Christian Movie Interviews, News and Reviews

4 Biblical Lessons in Netflix's Hillbilly Elegy

4 Biblical Lessons in Netflix's <em>Hillbilly Elegy</em>

J.D. is a young boy not unlike most other boys in the ‘90s. His favorite quarterback is Joe Montana. He collects sports cards. He plays video games on a Game Boy.

But J.D.’s family is anything but typical. His mother is addicted to opioids. His family has a history of verbal abuse. His grandfather was an alcoholic. J.D.’s mother grew up in an unstable home – and he’s growing up in one, too.

With good grades, J.D. would be destined for college. Yet due to his family’s history – and his mom’s drug habit – J.D. seems more designed for a life of hopelessness.

Will anyone save him?

The Netflix original film Hillbilly Elegy (R), based on the bestselling book, tells the story of J.D. Vance as he overcomes a broken mom to attend college and then law school thanks to the assistance of a tough-nosed grandmother. It stars Gabriel Basso and Owen Asztalos as Vance, Amy Adams as his mother, and Glenn Close as his grandmother. Ron Howard directed it.

It’s rated R for extensive language and drug content, but nevertheless offers biblical lessons about life, sin and second chances. (Try ClearPlay or VidAngel if you need the film filtered.)

Here are four biblical lessons in Netflix's Hillbilly Elegy:

Photo courtesy: ©Netflix

HillBilly Elegy still

1. Family Is the Foundation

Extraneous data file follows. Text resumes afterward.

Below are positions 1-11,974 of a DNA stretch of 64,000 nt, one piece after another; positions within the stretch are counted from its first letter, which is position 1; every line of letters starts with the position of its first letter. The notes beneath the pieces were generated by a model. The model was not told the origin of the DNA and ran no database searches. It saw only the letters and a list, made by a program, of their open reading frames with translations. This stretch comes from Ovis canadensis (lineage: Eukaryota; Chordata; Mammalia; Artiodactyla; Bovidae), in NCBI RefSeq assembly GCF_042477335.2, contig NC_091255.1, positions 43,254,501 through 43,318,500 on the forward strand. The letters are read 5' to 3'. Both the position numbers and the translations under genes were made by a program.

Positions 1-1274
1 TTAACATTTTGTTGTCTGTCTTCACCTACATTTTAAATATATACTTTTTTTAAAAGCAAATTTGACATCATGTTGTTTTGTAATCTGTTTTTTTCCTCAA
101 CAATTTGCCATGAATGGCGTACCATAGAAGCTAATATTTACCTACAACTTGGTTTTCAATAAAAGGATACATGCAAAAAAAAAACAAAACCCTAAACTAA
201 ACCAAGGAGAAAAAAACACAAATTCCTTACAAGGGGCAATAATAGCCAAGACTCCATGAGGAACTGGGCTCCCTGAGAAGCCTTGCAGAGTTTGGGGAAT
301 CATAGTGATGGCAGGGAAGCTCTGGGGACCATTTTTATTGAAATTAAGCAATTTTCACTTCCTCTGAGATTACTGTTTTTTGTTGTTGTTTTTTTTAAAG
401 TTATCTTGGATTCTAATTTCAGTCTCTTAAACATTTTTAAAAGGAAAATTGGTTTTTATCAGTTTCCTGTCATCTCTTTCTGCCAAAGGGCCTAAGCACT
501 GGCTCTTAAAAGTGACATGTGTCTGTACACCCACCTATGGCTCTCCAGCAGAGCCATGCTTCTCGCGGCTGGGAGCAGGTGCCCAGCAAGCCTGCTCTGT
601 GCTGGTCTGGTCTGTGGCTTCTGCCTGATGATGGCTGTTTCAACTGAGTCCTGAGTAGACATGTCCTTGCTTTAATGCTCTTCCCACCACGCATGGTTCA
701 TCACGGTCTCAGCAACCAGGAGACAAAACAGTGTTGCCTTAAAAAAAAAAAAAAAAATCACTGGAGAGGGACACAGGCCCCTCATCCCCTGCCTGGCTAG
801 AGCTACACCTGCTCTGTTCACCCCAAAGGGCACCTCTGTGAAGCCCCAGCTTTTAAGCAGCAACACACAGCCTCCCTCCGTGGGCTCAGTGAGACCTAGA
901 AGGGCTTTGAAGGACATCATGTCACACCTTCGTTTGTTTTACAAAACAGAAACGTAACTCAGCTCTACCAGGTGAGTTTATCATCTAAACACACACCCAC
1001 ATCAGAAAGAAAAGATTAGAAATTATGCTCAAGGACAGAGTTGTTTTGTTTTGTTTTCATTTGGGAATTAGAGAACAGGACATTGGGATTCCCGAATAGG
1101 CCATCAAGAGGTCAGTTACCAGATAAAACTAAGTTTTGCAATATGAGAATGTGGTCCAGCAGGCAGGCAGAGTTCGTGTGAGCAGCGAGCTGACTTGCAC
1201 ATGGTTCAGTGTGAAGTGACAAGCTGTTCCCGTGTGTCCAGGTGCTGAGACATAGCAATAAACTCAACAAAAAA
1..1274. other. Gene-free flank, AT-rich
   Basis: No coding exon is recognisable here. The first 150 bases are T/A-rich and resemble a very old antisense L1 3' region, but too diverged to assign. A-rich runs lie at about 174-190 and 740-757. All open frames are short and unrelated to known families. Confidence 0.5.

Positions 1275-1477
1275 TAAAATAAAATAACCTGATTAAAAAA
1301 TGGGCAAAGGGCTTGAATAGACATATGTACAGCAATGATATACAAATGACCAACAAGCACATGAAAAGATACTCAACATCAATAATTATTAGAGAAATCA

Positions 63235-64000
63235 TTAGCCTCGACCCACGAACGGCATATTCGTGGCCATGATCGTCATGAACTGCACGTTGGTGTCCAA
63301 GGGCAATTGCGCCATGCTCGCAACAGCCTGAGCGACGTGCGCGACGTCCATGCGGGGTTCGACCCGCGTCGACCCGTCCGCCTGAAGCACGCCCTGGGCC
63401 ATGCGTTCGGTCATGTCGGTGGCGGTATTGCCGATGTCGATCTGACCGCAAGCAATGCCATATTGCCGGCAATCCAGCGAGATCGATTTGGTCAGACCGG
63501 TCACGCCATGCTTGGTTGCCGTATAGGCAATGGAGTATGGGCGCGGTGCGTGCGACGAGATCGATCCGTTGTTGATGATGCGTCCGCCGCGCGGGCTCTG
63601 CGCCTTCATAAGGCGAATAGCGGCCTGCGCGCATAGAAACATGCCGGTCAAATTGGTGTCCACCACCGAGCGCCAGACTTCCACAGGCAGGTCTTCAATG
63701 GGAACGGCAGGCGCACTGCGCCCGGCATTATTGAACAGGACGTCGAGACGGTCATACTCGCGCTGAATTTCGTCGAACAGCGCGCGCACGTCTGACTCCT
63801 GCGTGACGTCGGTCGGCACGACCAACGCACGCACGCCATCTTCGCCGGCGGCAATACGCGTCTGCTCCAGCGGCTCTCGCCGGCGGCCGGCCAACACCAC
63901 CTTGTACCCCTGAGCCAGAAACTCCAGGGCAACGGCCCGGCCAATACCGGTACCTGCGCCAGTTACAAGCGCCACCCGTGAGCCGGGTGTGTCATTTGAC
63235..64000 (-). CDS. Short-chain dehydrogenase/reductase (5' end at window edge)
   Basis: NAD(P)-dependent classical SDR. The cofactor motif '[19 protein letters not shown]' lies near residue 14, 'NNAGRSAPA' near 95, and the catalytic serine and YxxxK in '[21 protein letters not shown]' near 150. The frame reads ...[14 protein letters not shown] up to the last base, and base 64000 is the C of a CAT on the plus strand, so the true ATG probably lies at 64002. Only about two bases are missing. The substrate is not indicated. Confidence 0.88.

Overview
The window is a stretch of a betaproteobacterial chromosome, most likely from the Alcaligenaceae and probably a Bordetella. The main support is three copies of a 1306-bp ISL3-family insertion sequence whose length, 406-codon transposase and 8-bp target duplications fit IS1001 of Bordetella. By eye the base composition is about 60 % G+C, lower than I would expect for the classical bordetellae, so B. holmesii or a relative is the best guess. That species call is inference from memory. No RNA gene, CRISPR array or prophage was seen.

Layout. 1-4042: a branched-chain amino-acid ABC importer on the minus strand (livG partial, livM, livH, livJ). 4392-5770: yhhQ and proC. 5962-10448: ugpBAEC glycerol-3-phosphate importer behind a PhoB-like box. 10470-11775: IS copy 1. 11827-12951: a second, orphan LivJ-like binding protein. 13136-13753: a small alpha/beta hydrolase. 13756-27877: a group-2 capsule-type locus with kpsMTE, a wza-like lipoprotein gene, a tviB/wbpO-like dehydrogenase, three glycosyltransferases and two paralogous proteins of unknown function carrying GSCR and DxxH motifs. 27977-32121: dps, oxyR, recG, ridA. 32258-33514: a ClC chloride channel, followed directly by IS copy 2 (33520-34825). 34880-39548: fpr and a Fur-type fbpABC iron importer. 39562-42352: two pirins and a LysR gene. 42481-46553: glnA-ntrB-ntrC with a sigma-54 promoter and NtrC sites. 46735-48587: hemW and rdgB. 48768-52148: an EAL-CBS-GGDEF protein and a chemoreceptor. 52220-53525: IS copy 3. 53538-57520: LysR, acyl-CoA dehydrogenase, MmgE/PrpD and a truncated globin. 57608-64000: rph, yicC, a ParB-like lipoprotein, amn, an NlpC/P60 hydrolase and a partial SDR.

Family, as designed by God, is the first and most fundamental foundation of society. But in Hillbilly Elegy, we see what happens when that foundation crumbles.

J.D. sees his mother grow addicted to drugs and then lose her nursing job. He watches as she’s taken into custody after attempting suicide. He sits helplessly as she speeds recklessly down the road, threatening to kill them both during a fit of rage. He tags along as she changes boyfriends and homes multiple times, never settling down. He’s even forced to urinate in a cup so she can cheat and pass a drug test.

You’re tempted to blame her for every family problem, but then you learn that she, too, grew up in an unstable home, with an abusive, alcoholic father. As a child, she even watched as her own mother tried to set her dad on fire.

Hillbilly Elegy is a warning of what can happen when a family isn’t built the way God intended -- and when dads and moms abdicate their responsibilities.

Instead of love, J.D. receives rage. Instead of stability, he faces a daily litany of chaos. His childhood innocence vanishes long before he reaches his tween years.

It’s tough to watch, but it made me want to love my kids a little more and to ensure they receive everything their souls need.

Photo courtesy: ©Netflix

Hillbilly Elegy still

2. Sin Is Deadly … and Addictive

The Bible describes sin as a trap that’s ready to ensnare those who give into temptation.

J.D.’s mother – when sober – wants to quit drugs. She longs for a stable life. She desires to be the mom J.D. needs. “When I get out of here, I’m going to make a real home for us,” she tells him during one rehab stint. “... It’s going to be different now.”

But like a helpless animal caught in a snare, she can’t do it by herself. During one disturbing scene, J.D. goes out and purchases food, only to return and catch her with a needle in her arm.

Addiction ruins lives. It destroys families. And if not stopped, it can wreck multiple generations. The story reminds us of the well-known adage, “Sin will take you farther than you want to go, keep you longer than you want to stay, and cost you more than you want to pay.”